Data Management Plan Section

GOES Low-Cloud/Fog product--CIRA (Cooperative Institute for Research in the Atmosphere)

General Information
DMP Section Type: 
Data Input - Existing Collection
Note: This dataset is no longer available; it was lost in a disk crash. It's documented here as part of the process used in creating other datasets. The Low-Cloud/Fog satellite imagery product was developed at CIRA (Cooperative Institute for Research in the Atmosphere) to assist in the design of algorithms for GOES-R, the next generation weather satellite scheduled for a 2015 orbit. The Low-Cloud/Fog layer is computed from two GOES Imager bands , the 3.9um (shortwave) and 10.7 um (longwave) infrared window bands. The reflected component of the shortwave infrared window band is the key to the product. In the shortwave portion of the spectrum, ice clouds and snow are not very reflective, unlike water-droplet clouds which are highly reflective. This characteristic leads to an easy way to distinguish between ice and water clouds. Although this distinction is seen in the shortwave infrared window band alone, subtracting the emitted component of the shortwave highlights/enhances the reflected component for the user of this product. The GOES Low-Cloud/Fog product cannot by itself distinguish between a low cloud and a fog layer (where the latter is simply a low cloud whose base is in contact with the surface). Low clouds cannot be seen when high clouds obscure the lower clouds below. Especially at night, thin cirrus will appear black and can mask low clouds. The Pacific Coastal Fog project alleviated the severity of this constraint by limiting the use of the Low-Cloud/Fog product to summer months when fog and low stratus clouds are the predominant atmospheric feature.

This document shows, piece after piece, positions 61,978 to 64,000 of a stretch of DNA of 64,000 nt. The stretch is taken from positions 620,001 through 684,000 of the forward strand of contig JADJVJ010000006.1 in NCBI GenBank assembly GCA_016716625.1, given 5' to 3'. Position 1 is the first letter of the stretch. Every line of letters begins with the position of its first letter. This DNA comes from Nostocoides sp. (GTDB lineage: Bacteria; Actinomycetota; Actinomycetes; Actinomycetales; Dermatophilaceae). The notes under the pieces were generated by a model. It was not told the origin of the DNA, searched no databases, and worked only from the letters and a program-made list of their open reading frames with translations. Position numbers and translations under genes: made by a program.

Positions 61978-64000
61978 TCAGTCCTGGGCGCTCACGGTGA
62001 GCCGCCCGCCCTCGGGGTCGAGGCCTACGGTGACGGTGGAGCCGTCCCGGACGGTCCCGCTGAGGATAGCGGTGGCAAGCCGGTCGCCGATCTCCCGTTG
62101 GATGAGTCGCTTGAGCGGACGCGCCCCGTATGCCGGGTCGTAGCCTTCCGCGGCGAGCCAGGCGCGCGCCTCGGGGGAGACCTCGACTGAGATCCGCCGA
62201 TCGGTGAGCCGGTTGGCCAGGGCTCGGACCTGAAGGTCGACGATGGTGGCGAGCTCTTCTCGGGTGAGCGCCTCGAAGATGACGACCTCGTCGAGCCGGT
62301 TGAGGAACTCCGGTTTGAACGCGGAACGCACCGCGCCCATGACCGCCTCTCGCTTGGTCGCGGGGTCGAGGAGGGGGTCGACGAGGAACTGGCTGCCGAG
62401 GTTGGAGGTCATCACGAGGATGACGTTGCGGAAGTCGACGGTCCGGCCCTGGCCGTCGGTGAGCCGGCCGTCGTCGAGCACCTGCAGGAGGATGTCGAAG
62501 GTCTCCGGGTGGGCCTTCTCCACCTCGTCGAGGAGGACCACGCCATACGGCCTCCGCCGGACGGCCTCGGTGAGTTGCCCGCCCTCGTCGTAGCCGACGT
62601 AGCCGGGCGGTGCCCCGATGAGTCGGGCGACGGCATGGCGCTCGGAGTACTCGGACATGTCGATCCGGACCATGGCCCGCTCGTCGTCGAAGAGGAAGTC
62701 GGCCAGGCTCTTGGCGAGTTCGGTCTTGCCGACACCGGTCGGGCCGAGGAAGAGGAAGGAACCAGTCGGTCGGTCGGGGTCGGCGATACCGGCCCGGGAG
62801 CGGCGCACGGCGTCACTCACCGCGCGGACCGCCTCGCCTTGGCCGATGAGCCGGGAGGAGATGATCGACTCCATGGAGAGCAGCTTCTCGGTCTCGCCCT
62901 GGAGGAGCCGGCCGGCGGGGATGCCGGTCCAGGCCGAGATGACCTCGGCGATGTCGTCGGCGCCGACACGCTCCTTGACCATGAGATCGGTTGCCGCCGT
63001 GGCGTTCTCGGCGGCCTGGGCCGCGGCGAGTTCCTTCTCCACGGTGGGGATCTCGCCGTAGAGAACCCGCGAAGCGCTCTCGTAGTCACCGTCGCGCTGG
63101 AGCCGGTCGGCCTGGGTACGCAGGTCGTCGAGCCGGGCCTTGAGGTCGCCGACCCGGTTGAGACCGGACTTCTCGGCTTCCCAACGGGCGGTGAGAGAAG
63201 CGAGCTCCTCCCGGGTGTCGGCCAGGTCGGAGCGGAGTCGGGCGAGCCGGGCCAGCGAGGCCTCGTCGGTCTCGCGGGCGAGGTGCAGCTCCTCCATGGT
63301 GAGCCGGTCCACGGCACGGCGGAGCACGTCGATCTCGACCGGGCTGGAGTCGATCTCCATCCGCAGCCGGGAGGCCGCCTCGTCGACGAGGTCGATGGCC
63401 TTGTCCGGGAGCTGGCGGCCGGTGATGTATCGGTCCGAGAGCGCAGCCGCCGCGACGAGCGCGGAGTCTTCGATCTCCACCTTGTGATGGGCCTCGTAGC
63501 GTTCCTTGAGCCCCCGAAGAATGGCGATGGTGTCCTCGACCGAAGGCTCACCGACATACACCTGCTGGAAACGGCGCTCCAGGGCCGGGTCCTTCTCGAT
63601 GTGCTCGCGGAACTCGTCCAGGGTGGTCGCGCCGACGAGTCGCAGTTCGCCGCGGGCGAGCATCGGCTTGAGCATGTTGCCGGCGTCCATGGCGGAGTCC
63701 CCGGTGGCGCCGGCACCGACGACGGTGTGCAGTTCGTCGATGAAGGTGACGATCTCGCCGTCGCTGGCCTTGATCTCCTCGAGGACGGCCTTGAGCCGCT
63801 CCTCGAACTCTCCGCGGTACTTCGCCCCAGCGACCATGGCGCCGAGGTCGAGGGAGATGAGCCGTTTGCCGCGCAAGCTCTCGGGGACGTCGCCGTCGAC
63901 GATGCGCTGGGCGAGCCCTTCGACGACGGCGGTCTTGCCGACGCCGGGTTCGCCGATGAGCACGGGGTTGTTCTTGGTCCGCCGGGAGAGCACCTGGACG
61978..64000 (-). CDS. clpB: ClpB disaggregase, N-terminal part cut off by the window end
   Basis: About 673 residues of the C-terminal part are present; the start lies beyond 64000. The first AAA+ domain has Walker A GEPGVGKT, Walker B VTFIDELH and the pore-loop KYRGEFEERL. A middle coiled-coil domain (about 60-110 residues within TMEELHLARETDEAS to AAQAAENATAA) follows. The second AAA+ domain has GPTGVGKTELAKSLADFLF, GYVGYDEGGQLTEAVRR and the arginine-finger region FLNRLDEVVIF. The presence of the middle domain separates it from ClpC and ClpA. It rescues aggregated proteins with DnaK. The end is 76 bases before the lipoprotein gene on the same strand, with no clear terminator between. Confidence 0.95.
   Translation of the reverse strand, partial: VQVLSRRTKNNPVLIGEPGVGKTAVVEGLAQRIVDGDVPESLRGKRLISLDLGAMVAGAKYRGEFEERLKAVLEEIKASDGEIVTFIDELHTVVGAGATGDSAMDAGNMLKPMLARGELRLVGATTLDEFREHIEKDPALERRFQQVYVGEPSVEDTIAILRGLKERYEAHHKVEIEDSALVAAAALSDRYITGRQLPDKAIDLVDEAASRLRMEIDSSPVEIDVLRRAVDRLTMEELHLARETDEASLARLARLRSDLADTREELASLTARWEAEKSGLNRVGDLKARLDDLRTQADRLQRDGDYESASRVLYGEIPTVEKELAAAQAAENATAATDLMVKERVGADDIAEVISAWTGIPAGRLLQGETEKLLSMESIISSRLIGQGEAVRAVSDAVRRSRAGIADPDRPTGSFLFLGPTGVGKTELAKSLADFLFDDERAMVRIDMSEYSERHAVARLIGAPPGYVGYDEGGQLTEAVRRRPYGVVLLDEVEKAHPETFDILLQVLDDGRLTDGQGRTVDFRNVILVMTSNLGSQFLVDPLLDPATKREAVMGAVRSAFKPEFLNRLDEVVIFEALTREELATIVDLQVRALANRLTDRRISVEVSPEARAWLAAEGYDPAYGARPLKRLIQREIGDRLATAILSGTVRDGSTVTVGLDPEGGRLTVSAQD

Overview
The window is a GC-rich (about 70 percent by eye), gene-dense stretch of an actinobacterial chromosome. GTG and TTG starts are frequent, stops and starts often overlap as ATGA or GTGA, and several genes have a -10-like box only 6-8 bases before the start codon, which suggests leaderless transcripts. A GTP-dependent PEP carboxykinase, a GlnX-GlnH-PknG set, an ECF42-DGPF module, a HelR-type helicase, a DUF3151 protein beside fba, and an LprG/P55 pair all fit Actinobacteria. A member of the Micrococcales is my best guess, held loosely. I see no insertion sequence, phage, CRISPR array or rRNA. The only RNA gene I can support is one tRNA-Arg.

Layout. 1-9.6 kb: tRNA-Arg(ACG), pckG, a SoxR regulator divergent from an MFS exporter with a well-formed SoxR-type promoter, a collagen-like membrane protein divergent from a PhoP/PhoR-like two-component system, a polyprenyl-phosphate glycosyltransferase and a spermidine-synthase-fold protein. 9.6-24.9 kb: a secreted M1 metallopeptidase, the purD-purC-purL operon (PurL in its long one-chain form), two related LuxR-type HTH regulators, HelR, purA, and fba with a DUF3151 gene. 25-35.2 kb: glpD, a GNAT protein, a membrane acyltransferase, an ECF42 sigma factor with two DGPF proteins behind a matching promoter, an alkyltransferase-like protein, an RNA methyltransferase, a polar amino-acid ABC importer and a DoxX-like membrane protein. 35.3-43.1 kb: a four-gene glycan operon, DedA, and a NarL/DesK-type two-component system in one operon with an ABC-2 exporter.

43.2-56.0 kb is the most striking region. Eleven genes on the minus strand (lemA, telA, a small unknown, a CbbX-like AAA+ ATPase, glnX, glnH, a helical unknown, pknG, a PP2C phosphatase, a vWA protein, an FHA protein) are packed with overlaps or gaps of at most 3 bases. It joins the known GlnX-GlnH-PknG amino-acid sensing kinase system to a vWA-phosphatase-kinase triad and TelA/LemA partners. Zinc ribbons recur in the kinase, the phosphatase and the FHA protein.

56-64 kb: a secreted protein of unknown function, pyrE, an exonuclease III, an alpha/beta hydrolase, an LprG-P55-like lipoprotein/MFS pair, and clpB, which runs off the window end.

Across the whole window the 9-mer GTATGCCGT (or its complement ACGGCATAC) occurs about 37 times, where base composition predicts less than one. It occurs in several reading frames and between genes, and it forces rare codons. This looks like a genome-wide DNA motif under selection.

McIdas Area Format
Processing & Workflow: 
Kidder, S.Q., D.W. Hillger, A.J. Mostek, and K.J. Schrab, 2000: Two simple GOES Imager products for improved weather analysis and forecasting. Nat. Wea. Dig., 24(4), (December), 25-30.
Volume Estimate: 
7 GB
Repository for Data: 
CIRA (Cooperative Institute for Research in the Atmosphere)
Combs, C.L., Blier, W., Strach, W., DeMaria, M., 2004. Exploring the timing of fog formation and dissipation over San Francisco Bay area using satellite cloud composites. 13th Conf. Satellite Meteorology and Oceanography, Norfolk, VA,. accessed October 12, 2012
CIRA (Cooperative Institute for Research in the Atmosphere)